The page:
In this issue of the HiringSmart Newsletter we continue our look at the challenge of finding workers and keeping them. We are going to take a closer look at older workers and a need for us to consider some new realities.
Retired Worker: It’s not an oxymoron any more!
We are living longer and healthier lives. It is commonly expressed that today’s 65 is the new 45! The average just-retired 60-year-old may not want to work 60-hour-weeks any more, but that doesn’t mean s/he wants to putter around the garden for the next 25 years, either.
Mick Jagger – A role model for the Retired Worker
When the Rolling Stones came through our town recently and performed only blocks from our office, lead singer Mick Jagger had just celebrated his 64th birthday. While it might seem amusing that a 60-plus rocker is still going strong – but at a reduced pace – according to the most recent study in aging and retirement, he’s not alone.
Hart & Associates Management Consultants recently published their annual National Investor, Wealth Management and Real Estate Study and found that 53% of participants in the study expect to work part-time, while 6% plan on working full-time in another job when they retire. The study also found that 16% of Canadians intend to spend time volunteering rather than working in retirement and that women are more likely to volunteer than men. Only 24% of the people plan to fully retire and neither work nor volunteer.
The party’s over – go back to work
Everyone has a story about why they need to continue working. For some it is that in the late 70s and early 80s an insurance salesman/financial advisor came to them with a plan whereby if they signed up now and put $$$ in a plan they could retire at 55. Many bought into this notion of early retirement only to find that they were either unable to put enough aside, or that circumstances simply made it impossible to continue. Others simply never planned for it at all.
Poverty and the single woman
45.6% of single women 65+ live at or below the poverty line and cannot afford to stop working, while for men it is much less an issue. Many women raised families with little or no support from a spouse or second income and/or entered the workforce at a later age and had less time to accumulate the wealth required for a lengthy retirement. Housing costs and the unexpected bumps in heating costs, gasoline, health care and other essentials have eroded their savings. Another reason that women over 65 are more likely to live in poverty than men is access to pensions. There are different types of pension plans and women fare less well in all of them. Private pensions are tied to employment. Not only are fewer women eligible for pension payments, they receive, on average, slightly short of half the compensation as men the same age do.
Some people like what they do. Really.
Many retired workers are not ready to retire. They are not bored, especially the late starters who entered the workforce late because of raising their children. Others need and want to get out of the house. Not everyone wants to be a volunteer. For those in your community who are looking for social interaction, want to make a contribution, and are looking for limited work hours so as to combine work with leisure time, here are three management tips to follow:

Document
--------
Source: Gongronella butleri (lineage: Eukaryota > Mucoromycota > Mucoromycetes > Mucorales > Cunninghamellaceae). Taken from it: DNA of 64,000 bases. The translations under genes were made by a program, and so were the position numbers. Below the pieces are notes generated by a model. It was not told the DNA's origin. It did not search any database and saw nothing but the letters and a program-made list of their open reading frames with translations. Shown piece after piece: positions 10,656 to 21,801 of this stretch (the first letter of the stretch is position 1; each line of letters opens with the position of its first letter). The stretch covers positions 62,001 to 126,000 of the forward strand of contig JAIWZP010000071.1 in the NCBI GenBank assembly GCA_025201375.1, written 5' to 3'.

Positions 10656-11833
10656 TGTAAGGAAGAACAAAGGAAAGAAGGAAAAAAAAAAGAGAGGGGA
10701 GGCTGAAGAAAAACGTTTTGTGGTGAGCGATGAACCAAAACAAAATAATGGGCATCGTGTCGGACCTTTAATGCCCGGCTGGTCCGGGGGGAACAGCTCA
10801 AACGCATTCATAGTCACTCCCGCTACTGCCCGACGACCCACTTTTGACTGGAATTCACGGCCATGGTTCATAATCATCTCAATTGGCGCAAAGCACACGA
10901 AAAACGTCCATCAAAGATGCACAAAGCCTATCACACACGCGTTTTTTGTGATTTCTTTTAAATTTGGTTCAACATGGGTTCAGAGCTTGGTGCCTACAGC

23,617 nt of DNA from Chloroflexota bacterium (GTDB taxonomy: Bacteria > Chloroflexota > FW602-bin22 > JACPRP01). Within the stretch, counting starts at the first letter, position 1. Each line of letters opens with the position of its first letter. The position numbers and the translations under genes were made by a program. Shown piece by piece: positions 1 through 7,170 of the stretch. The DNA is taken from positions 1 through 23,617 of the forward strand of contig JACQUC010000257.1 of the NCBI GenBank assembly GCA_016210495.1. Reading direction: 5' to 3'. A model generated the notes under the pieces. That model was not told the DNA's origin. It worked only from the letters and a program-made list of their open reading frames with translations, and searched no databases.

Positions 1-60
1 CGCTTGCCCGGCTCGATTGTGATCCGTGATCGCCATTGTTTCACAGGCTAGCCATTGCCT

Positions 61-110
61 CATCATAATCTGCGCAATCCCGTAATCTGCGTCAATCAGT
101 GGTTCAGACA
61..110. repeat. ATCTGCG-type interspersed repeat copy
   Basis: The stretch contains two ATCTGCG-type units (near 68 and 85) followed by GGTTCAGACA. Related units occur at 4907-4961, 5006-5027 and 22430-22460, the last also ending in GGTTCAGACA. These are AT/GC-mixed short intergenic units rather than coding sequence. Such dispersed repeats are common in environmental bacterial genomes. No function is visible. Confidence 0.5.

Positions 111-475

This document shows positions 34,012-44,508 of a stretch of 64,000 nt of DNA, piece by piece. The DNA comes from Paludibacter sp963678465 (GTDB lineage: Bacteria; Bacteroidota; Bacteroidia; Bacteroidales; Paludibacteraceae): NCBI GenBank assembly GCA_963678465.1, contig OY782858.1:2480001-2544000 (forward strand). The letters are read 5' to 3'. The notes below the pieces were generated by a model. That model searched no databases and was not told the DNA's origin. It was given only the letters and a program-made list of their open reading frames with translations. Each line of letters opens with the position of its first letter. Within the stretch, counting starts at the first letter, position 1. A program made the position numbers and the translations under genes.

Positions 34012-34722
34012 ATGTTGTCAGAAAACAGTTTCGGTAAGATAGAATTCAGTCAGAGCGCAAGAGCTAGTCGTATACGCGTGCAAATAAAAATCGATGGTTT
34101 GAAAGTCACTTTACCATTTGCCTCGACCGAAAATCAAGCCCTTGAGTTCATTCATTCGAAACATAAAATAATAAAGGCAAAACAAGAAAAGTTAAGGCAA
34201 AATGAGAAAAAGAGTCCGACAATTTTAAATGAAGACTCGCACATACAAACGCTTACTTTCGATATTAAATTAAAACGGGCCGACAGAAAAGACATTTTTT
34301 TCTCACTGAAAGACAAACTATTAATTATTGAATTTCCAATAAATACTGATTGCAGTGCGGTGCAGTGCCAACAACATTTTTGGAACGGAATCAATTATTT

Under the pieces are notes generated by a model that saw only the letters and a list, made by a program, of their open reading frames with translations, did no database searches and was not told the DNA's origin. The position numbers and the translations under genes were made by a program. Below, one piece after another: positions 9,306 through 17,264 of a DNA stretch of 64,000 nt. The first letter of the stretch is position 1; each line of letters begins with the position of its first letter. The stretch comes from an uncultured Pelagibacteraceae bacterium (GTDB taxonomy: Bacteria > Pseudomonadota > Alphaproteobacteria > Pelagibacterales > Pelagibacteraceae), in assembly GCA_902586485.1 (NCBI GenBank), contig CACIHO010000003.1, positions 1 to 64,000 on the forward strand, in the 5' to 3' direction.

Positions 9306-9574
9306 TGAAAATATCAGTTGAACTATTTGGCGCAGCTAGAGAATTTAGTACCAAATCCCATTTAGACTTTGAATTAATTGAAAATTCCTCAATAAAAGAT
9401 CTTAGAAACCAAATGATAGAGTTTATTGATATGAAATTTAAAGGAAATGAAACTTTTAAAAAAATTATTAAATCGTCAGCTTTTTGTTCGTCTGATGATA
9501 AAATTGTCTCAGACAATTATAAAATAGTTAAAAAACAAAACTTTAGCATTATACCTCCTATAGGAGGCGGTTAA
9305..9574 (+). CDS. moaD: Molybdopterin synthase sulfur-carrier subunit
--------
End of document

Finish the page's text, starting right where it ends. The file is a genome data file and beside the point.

Finding the Retired Worker in your community
To find the semi-retired or retired worker in your community, go to where they are rather than trying to get them to come to you. Local coffee shops at 10AM are a good start. Those with time on their hands and a need to get out of the house will be with those who share the same need. Activity centers, shopping malls and special events that cater to seniors such as Seniors Expos and other trade shows are great places to meet your next employee. One client of ours has made the plunge into recruiting retired workers with great success in Canada by visiting the local coffee shop and handing out business card size invitations to apply for part-time work online at their TalentSeeker Web portal.
The Silver Tsunami
“Oh that is all nice and fine for others, but the people that we are looking for are not on the Internet.”
Well I’ve got news for you. In Canada as well as the US, Internet usage studies are uncovering some very interesting data that disputes the claim that older workers are not “wired”. The numbers in the US and Canada are very similar with Canada having a higher acceptance of the Internet. In the US, 58% of 50-64 year olds are online regularly while in Canada the number is closer to 70%. There is a wave of people who are slightly younger than retirees and who are vastly more attached to the online world. They are unlikely to give up this means of communication and will transform the wired senior stereotype.
Of those who do use the Internet the number one activity is e-mail, followed by basic transactions that save time, such as travel tickets, books and other gift items. The fear of credit card and personal information being entered into web portals as being a risky proposition have been dealt with and now more than 82% of the seniors with Internet access say that they make purchases online. This is higher than the 18-27 age group!
Who invented the Internet in the first place?
Bill Gates just turned 51.
Need I say more?
" The whole world stands to gain from an empowered older generation, with the potential to make tremendous contributions to the development process and to the work of building more productive, peaceful, and sustainable societies.”
U.N. Secretary General Kofi Anan,
on the occasion of International Day
of Older Persons